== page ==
Schmoozing with Jordan Wolfe

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The DJN chats with the real estate developer who invests his time and energy into revitalizing the city of Detroit.

By Allison Jacobs

Photos courtesy Jordan Wolfe

 

Image via Getty

1. You “accidentally” fell into real estate – how did this happen, and what has contributed to your success.

When I moved back to Detroit in 2008 from San Francisco, I immediately immersed myself and founded CommunityNEXT, an arm of the Jewish Federation of Metropolitan Detroit that focused on attraction and retention of young talent. I never thought I would end up in community work, coming from working at a private equity firm on the west coast, but this was an opportunity to leverage my business and investing background and apply it to my hometown. The program was subsequently rolled into the NEXTGen department, which continues today.

During my time at CommunityNEXT, I met Dan Gilbert as part of my community building effort to attract and retain talent and he asked me to join his team as a consultant on the initial Detroit strategy. Matt Lester, CEO of Princeton Management, was interested in investing in Detroit and asked if I would be interested in partnering. Both Dan and Matt played integral roles in how I got involved in real estate.

I looked at Detroit from this perspective: Detroit had plenty of buildings, but not many people being intentional around programming space to bring diverse talent together.  My philosophy was return on community rather than investment.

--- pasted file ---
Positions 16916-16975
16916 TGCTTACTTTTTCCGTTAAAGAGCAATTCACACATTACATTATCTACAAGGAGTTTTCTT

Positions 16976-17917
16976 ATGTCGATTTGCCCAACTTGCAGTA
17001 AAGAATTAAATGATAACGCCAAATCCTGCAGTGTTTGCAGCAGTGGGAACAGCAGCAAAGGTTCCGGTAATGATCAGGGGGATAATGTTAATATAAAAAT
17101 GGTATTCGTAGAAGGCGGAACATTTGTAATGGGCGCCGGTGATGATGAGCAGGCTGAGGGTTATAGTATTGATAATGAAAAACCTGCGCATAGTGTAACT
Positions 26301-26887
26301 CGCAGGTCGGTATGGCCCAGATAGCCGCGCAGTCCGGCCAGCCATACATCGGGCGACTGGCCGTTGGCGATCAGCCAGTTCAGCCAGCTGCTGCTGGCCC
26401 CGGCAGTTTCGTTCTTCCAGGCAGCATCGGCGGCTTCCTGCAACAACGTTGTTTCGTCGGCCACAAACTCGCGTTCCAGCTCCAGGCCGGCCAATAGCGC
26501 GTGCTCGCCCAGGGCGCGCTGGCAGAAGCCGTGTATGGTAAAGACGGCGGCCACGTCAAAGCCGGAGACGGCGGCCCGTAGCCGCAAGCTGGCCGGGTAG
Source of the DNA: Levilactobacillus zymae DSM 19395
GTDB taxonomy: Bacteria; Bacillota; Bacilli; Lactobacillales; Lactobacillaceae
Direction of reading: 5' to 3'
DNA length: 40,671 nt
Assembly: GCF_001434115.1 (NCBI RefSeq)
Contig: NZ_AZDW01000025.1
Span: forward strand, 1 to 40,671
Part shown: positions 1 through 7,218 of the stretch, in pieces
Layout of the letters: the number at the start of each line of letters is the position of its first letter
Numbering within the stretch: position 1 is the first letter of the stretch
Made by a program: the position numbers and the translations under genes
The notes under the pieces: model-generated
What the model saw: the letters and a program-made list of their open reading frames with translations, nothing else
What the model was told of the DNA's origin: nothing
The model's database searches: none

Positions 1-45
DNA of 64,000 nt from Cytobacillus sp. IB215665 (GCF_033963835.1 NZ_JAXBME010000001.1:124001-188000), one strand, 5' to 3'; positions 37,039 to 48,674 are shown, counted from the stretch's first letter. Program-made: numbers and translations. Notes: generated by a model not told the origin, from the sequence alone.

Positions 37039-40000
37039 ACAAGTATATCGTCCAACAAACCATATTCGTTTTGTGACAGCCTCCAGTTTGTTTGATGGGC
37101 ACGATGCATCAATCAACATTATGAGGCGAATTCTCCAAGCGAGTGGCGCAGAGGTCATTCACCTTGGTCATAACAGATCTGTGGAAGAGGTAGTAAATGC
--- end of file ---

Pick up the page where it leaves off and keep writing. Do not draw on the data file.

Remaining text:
I purchased Claridge House in June 2012 and renovated the 60,000 square foot, 45-unit apartment building downtown in a Joint Venture with Princeton Management. I developed the second floor  into a shared working space, the Department of Alternatives, for for-profit companies solving civic and social issues. Businesses grew out of the space and expanded to their own locations.

With Matt’s mentorship on the commercial real estate side and getting my “Detroit development education” on the first two developments we worked on, I formally launched Town Partners with Kyle Polk in 2013.

2. Over the course of 7 years you’ve built up an impressive portfolio consisting of 700,000 square feet representing $100 million in current and planned development, all in downtown Detroit. What types of properties do you look for?

Our strategy with Town Partners was “place-based,” meaning the first prerequisite was that each property was located in our neighborhoods of focus (Eastern Market and Milwaukee Junction). Our acquisition strategy was first focused on underutilized buildings. The owners of the properties typically took care of things like windows, roofing, HVAC and plumbing. This allowed us to be able to rent space fairly quickly and allowed us to provide reasonable rental rates. After the underutilized properties, we then focused on individually important pieces of the puzzle to assemble continuous pieces of property and land.

3. How did you get involved with Develop Detroit, a non-profit organization geared toward mixed-income communities and single-family homes?

I read an article on Develop Detroit when they first launched, and it instantly caught my eye because they represented the type of development company that was needed in Detroit. Their mission was to focus on more equitable development but took a market-based approach. Our companies’ missions were aligned, and speaking truthfully, the market was unfortunately not going to allow two young guys to build a ground-up $70 million without additional partners.

Part of our goal is to help be an example of a millennial-led development group to help create a path for other millennial developers and to get a diversity of perspective and age involved. At the moment, we are working with Develop Detroit on the Eastern Market Gateway.